FRAME believes that stem cells are potentially invaluable alternatives to conducting some of the most distressing experiments in sentient animals.

Stem cell research is still in its infancy but could result in more sensitive and relevant tests that might replace animal tests that cause foetal deformities and death over several generations.

FRAME supports the work of the UK tissue bank in promoting collection and use of human cells and tissues of all kinds.

Stem cells are cells that retain the ability to divide and differentiate into different types of body cells when they are exposed to specific chemical signals. There are different kinds:

Totipotent stem cells can differentiate into any type of body cell.  (eg the fertilised egg and the very early embryo cells.)
Pluripotent stem cells are derived from totipotent stem cells.  They have potential to replace damaged or missing tissues such as in treating burn victims.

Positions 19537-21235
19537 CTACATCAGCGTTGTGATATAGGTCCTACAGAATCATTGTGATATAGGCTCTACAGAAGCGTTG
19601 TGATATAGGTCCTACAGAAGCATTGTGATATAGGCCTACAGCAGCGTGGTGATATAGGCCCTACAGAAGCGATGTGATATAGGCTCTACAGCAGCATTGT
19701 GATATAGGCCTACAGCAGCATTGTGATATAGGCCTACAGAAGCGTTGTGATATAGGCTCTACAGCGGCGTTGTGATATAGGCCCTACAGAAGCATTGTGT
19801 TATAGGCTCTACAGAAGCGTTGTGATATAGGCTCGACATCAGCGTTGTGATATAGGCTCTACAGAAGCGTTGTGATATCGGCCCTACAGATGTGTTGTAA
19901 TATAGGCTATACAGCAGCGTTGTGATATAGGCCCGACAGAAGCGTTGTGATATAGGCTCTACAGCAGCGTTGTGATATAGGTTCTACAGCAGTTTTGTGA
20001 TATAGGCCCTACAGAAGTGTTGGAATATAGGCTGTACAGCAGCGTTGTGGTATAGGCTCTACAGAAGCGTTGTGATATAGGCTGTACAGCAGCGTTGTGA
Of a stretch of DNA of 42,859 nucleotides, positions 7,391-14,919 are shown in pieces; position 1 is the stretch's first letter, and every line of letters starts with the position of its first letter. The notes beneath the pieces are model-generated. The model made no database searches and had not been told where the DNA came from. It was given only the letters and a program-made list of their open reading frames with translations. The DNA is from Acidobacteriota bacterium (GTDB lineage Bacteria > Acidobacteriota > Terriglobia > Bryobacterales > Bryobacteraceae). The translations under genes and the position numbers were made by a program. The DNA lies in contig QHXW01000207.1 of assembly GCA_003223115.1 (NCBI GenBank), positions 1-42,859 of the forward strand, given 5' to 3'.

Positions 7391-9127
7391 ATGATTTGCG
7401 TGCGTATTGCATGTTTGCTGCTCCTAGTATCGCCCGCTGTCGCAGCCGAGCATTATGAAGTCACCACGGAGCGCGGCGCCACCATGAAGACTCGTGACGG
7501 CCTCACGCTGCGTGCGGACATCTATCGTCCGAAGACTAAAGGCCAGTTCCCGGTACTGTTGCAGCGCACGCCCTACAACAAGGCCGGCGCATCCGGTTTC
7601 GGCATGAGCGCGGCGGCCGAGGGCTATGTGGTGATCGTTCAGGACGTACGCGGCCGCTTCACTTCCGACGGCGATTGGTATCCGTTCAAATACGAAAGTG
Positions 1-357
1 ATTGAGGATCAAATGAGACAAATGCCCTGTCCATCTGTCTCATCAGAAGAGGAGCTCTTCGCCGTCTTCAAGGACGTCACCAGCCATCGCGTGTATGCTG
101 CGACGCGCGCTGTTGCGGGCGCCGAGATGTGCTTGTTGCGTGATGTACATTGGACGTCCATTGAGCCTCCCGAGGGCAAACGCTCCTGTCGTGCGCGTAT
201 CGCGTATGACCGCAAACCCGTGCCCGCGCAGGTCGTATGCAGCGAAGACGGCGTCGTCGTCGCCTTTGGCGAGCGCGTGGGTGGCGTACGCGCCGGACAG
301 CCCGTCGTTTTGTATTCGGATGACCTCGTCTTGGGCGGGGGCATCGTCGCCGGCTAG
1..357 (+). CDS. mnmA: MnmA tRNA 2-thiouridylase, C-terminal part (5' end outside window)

Multipotent stem cells are derived from pluripotent stem cells. They are more specialised and can differentiate into fewer types of cells. (eg the haematopoietic stem cells found in bone marrow can only differentiate into different types of blood cell.)

Stem cells are being used as alternatives to animals for some forms of toxicity testing. For example, studying effects of toxic chemicals on the ability of stem cells to differentiate into nerve and heart cells might determine whether that substance is likely to affect the development of a human foetus or cause neurological problems.

Stem cell research looks at the possibility of programming stem cells in a way that could be used to reverse conditions such as muscular dystrophy, Parkinson’s disease and diabetes. Haematopoietic cells are used to treat forms of leukaemia and to reconstitute the blood cell systems of cancer patients after radiotherapy or chemotherapy.